1 OCTOBER 2022 Saturday

Classic Vienna

21h00 Teatro Municipal de Bragança


Vienna Chamber Orchestra
Filipe Pinto-Ribeiro
Mario Hossen
Gérard Caussé


Joseph Haydn (1732-1809)
Overture “Acide e Galatea”

Piano Concerto N. 11
    I. Vivace
    II. Un poco adagio
    III. Rondo all’Ungarese: Allegro assai

Wolfgang Amadeus Mozart (1756-1791)
Sinfonia Concertante for Violin, Viola and Orchestra KV. 364
    I. Allegro maestoso
    II. Andante
    III. Presto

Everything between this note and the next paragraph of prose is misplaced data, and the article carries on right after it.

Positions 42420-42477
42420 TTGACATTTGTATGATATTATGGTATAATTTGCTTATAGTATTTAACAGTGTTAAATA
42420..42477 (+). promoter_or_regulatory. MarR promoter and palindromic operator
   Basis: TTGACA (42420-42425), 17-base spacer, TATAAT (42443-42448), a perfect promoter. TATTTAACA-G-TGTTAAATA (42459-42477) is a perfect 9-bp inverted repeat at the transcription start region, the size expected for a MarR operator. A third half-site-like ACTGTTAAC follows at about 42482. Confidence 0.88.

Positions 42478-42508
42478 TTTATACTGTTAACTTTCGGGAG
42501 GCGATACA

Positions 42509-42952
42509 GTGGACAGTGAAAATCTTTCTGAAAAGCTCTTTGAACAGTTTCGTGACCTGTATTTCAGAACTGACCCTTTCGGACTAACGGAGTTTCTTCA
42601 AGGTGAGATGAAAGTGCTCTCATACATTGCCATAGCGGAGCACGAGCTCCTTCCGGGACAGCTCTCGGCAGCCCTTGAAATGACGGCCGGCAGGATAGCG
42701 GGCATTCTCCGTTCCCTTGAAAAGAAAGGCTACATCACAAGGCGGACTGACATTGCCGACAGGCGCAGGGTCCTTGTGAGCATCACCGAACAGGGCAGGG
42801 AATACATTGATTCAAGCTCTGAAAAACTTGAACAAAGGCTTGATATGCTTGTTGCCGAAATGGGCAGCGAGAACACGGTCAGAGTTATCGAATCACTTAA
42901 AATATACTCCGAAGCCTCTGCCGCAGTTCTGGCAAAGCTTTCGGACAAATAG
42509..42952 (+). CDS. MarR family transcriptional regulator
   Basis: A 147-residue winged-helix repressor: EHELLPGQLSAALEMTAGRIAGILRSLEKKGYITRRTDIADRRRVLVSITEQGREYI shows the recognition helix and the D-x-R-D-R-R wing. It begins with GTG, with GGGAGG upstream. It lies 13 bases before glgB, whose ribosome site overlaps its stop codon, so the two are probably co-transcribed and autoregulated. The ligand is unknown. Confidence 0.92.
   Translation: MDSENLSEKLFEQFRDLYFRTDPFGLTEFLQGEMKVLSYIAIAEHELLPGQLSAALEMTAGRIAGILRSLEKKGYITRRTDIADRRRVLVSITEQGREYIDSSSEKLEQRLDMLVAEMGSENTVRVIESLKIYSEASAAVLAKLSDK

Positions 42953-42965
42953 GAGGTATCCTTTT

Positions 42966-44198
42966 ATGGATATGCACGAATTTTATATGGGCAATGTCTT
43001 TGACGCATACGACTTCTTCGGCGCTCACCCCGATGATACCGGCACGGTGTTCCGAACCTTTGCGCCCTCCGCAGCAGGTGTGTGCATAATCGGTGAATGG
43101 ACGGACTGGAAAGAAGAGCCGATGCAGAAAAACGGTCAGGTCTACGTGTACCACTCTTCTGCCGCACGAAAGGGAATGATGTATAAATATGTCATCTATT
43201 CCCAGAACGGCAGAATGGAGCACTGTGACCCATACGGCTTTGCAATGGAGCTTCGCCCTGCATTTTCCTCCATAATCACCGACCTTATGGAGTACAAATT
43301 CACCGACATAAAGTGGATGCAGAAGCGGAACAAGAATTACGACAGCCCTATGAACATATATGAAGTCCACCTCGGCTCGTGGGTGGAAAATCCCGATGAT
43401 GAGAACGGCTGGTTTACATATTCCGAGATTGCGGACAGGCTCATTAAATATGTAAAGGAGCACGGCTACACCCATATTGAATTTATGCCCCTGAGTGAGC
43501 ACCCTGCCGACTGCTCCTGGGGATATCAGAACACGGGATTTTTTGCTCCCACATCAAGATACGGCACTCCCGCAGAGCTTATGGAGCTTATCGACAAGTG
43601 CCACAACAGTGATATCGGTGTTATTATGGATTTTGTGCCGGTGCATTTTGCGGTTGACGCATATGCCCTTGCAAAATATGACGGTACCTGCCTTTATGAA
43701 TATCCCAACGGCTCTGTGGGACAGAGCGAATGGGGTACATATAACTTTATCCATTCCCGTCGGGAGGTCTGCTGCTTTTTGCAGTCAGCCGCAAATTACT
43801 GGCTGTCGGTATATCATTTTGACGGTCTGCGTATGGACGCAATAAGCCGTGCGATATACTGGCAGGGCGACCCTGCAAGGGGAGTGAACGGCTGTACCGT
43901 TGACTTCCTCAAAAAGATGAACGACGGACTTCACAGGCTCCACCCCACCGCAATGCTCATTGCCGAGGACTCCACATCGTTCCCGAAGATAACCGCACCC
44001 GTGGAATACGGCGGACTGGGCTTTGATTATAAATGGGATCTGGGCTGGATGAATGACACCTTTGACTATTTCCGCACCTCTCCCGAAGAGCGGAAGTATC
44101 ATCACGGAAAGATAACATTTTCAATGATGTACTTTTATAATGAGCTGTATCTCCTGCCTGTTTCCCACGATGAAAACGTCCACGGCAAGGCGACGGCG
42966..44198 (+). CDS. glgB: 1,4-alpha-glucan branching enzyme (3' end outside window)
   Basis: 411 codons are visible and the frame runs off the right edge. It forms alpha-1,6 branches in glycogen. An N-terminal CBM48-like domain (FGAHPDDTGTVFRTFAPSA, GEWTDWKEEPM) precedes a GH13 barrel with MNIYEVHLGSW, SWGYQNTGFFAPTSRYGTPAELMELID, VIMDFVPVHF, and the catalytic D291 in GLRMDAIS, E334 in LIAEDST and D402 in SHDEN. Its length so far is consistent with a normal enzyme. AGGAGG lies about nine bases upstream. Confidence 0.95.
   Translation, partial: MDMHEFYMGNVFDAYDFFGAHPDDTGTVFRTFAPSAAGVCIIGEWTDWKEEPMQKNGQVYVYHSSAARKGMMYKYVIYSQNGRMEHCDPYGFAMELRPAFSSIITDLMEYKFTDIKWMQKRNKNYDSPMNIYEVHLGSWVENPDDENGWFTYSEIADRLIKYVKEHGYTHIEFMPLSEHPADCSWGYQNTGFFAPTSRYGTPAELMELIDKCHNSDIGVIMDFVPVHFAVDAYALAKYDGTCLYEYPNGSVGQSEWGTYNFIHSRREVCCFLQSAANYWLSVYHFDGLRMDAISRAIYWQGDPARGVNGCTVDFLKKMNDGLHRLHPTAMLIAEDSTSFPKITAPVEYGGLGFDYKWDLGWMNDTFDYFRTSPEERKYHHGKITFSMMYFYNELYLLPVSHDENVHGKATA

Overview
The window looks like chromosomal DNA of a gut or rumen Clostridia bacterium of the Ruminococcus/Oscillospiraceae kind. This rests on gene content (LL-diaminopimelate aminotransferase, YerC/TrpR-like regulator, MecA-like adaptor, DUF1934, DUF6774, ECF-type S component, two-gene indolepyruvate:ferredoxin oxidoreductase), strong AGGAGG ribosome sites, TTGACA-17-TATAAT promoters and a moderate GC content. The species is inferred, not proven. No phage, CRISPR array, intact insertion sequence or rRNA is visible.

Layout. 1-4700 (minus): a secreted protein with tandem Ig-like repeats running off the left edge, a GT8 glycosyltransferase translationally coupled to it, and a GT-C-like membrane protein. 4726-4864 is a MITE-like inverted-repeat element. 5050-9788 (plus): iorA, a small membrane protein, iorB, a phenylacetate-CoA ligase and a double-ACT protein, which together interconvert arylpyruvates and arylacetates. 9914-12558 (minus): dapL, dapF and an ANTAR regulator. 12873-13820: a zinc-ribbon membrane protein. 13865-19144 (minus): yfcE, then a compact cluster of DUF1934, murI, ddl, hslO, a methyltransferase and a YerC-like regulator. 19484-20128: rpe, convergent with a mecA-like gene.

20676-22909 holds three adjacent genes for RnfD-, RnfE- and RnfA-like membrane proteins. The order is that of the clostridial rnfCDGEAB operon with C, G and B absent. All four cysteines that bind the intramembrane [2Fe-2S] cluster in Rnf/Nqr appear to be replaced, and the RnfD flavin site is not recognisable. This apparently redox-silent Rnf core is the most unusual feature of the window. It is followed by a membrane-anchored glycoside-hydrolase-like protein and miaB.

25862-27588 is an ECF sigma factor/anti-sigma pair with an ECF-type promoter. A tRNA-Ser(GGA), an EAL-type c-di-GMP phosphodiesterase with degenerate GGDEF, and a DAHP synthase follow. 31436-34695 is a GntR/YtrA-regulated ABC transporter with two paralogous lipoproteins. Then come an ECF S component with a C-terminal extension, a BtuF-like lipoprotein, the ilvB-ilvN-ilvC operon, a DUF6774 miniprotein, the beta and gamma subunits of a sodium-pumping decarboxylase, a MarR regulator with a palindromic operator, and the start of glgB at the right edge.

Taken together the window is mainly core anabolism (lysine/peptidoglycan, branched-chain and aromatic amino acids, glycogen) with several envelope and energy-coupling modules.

‘Acide e Galatea’ (1763) was Haydn’s first Italian opera. He wrote it for the wedding of Prince Esterházy’s (at which household he served as Vice-Kapellmeister since mid-1761) son Anton, and it premiered in Eisenstadt, on January 11. The Overture (or ‘Sinfonia’) follows the customary Italian fast-slow-fast pattern, with a festive 1st fast section, an elegant and delicate slow section, and a more spirited final section. Haydn’s D major keyboard concerto is his most frequently performed. Though numbered ‘11’ in his catalogue, it should in fact read ‘3’, because only three (of which this is the last-composed) are undoubtedly his. One cannot ascertain its date of composition with precision, but it mustn’t have been that much before its 1st edition, in 1784. The 1st movement is a monothematic sonata-form (plus a couple of secondary ideas), the slow movement is full of the ‘gravitas’ one would associate with a slow ‘opera seria’ aria and the concluding Rondo takes its melodic material from supposed ‘Hungarian’ folk sources, which in the day could mean anything from Dalmatia to Transylvania – and Turkish elements are not to be excluded! Mozart’s ‘Sinfonia Concertante’ dates from the summer/early autumn of 1779, that is, some 6 months after his arrival at Salzburg from the lengthy journey he undertook to Paris, via Mannheim and Munich, in the course of which his mother died (July 3, 1778, in Paris). One may never overestimate the significance of this particular journey, and the professional and emotional experiences Mozart went through in those 16 months, in defining him as a man and in defining his mature style! Mannheim and Paris, precisely, besides being musical ‘hauts-lieux’, were also very appreciative and promotive of the ‘sinfonia concertante’ genre. And Mozart certainly seems to pay hommage to both cities in this piece, while leaving his very own, inimitable imprint on the work, something especially noticeable in movements 1 and 2, which are pure tone poetry! The final movement is more light-hearted and galant, as was ‘de rigueur’ for a work such as this at the time.